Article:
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The Wild Beyond the Witchlight shows how D&D downtime can be as interesting as any dungeon-crawl

The Wild Beyond the Witchlight shows how your character's day-to-day life can be as interesting as a dungeon-crawl
(Image credit: Wizards of the Coast)

It's hard not to get sidetracked in most roleplaying games, but you'll find staying on task impossible for The Wild Beyond the Witchlight. You can blame its carnival for that. A toybox of quirky distractions, this fairground is the star of the latest Dungeons & Dragons adventure.

Offering a tale of "wicked whimsy" with shades of Alice in Wonderland for good measure, The Wild Beyond the Witchlight begins with your visit to a Disneyland-esque carnival that only lands on the player's world once every eight years. Even though it's just the beginning of your journey (the bulk of this campaign lies outside the fair's borders), you'll probably be happy enough exploring its attractions, and If you're anything like me, you'll also forget why your character is there in the first place.

Roll up, roll up

That's because the Witchlight Carnival brings your D&D world to life in a way no dungeon-crawl can. Rather than beating you around the head with a world-ending threat or some rare monster running amok, its stories are a refreshing slice of life. That may sound boring, yet it's a chance to explore depths of your character that you don't normally get a chance to plumb. How does your adventurer respond when performing for a crowd or working to be crowned as the day's Witchlight Monarch? Are they inclined to help when a proposal goes embarrassingly wrong? Opportunities for roleplaying abound, and that's always a good sign when it comes to the best Dungeons and Dragons books.

The Wild Beyond the Witchlight

(Image credit: Wizards of the Coast)

You're free to pootle about the fair at your own pace, too; unless players are set on causing trouble, combat is entirely absent from this section. Meanwhile, the stakes are much more relaxed - they're tied to a mood tracker that goes up or down depending on what the party does during their stay. This influences what happens next, leading to a domino effect that leads to a different experience every time you run the carnival. Such freedom is a hallmark of the best tabletop RPGs, so that's a big thumbs up right away.

Your reason for exploring the fairground has a sense of fairytale magic about it as well; one plot hook weaves character backstories into The Wild Beyond the Witchlight narrative with minimum effort but to maximum effect. Namely, it sees you trying to retrieve something that was stolen from you by the carnival as a child. However, this isn't a prized possession or treasured item. Instead, it's something precious like your sense of fashion or ability to smile. It's a wacky, memorable idea that shapes your adventurer's personality from the off.

Downtime

The impact of this sandbox gameplay only deepens after you leave. The next leg of the party's journey - into a dreamlike kingdom known as Hither - isn't as free-wheeling, and despite things opening up again in later chapters, this section is guilty of some railroading that feels restrictive by comparison. To be precise, the book recommends that players arrive at locations in a certain order no matter what they do, and many of the choices made during these encounters leave them in a similar place regardless of their actions.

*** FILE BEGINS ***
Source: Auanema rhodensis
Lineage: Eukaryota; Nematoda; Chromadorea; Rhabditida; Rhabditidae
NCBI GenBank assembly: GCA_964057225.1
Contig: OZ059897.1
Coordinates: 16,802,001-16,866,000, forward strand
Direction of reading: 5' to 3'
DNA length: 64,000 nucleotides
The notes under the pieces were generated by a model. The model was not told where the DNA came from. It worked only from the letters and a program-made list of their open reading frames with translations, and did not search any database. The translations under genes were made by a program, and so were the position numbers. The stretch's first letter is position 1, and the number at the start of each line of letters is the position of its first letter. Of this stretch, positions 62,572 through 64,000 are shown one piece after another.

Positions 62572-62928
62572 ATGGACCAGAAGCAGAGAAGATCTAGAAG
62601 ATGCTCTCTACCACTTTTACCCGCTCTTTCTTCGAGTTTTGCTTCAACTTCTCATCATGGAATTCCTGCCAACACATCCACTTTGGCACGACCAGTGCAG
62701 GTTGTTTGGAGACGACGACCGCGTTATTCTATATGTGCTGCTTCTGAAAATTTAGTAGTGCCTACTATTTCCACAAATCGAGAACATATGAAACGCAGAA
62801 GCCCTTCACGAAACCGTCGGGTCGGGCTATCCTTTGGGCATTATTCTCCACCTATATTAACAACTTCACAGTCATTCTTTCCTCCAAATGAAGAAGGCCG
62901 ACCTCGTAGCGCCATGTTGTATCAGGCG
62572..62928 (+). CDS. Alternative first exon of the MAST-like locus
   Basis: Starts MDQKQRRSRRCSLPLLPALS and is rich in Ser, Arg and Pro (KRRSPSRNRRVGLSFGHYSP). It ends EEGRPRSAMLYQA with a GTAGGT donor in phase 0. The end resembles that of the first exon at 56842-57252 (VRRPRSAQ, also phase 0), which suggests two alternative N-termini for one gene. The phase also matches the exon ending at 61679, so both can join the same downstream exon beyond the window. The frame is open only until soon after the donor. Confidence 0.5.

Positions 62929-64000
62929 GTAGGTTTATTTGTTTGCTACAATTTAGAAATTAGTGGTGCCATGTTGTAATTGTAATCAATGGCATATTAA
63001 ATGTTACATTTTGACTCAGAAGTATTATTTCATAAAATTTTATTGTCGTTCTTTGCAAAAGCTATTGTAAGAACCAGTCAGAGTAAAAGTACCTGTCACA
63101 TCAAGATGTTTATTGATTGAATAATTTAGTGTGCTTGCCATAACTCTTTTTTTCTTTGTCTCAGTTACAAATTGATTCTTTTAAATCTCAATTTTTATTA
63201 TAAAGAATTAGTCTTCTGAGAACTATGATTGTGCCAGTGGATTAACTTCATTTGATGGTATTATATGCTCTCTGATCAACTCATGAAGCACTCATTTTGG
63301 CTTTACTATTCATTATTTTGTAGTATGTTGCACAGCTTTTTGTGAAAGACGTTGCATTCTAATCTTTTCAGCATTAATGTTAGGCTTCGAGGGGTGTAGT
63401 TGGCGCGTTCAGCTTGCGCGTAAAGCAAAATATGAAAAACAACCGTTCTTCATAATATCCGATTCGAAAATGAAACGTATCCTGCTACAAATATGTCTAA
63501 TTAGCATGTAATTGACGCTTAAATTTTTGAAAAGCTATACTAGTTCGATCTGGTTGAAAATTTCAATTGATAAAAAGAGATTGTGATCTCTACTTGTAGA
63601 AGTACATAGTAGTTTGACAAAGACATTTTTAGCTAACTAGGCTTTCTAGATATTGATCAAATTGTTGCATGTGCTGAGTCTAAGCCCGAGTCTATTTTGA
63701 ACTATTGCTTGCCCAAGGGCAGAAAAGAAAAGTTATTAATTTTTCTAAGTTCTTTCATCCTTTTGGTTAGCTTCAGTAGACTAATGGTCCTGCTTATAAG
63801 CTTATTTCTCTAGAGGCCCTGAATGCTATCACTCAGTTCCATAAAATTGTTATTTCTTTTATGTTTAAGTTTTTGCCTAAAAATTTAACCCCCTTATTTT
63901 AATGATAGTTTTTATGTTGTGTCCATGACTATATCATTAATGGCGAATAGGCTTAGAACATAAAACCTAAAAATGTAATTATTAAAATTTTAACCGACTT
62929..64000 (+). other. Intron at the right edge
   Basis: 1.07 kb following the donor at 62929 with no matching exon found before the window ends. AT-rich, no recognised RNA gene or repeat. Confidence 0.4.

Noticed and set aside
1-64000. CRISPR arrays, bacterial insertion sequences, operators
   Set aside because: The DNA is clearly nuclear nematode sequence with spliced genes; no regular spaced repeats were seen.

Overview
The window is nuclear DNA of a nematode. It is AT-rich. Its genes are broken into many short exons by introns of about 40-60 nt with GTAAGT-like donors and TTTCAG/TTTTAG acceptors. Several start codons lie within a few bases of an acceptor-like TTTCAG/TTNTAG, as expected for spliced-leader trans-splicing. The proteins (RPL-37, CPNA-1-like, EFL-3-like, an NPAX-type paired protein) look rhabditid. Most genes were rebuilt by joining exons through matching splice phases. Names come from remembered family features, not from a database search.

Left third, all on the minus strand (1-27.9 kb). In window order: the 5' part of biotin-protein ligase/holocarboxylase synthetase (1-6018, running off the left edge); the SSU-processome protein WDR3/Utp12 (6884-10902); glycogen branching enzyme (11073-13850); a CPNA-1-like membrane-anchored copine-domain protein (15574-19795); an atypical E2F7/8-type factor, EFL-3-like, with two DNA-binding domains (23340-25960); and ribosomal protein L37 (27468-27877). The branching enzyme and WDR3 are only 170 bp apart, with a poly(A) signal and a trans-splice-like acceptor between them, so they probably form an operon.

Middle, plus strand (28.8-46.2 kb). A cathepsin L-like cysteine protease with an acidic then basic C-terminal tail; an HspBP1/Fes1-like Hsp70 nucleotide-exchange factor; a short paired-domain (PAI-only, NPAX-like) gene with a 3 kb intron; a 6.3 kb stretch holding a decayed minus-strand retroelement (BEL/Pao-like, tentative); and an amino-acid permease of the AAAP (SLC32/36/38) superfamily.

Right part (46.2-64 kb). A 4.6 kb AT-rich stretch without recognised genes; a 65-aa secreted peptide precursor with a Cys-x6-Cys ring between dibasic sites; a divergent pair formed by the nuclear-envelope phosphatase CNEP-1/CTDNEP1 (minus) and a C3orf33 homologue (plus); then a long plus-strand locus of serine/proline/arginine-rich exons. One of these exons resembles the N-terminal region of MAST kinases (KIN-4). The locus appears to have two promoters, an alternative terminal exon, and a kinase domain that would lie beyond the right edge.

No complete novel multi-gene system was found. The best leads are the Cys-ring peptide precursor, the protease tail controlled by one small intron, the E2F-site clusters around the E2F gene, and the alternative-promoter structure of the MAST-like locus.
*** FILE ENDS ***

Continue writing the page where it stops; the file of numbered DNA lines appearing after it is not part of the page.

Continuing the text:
No-one but the Dungeon Master will be aware of this illusion of choice, of course, and these scenarios do introduce essential information you'll need somewhere down the road. Nevertheless, it's still jarring after players were let off the leash in such a big way at the beginning of the story.

The Wild Beyond the Witchlight

(Image credit: Wizards of the Coast)

It makes me realise how rich a vein downtime activities are in Dungeons & Dragons, not to mention the power they have for creating a unique, personal story. While there's plenty of inspiration throughout the Player's Handbook and Dungeon Master's Guide for your character's life between missions, I'm game for more D&D books that focus on the little things. They breathe life into the fantasy, offer an impression of a wider world, and allow you to define your adventurer's personality through action rather than something written down on your character sheet. In all honesty, I'd be happy for a few hundred pages of lighthearted distractions like the Witchlight Carnival to scatter throughout a larger campaign.

I'm still ploughing my way through The Wild Beyond the Witchlight's later chapters and will update this review-in-progress as I go, but from what I've seen so far, it's happy to stray from the beaten path - and is all the better for it.


For a better idea of what's waiting for you in the latest D&D adventure, check out our The Wild Beyond the Witchlight preview. As for other recommendations to play at the table, don't forget to visit our guide on the best board games.

Benjamin Abbott

As one of the site's Hardware Editors, you'll find my grubby paws on everything from board game reviews to Lego buying guides. I've been writing about games in one form or another for almost a decade (with bylines ranging from Metro.co.uk and PC Gamer to TechRadar), and have worked at GamesRadar+ since 2018. I can normally be found cackling over some evil plan I've cooked up for my group's next Dungeons & Dragons campaign.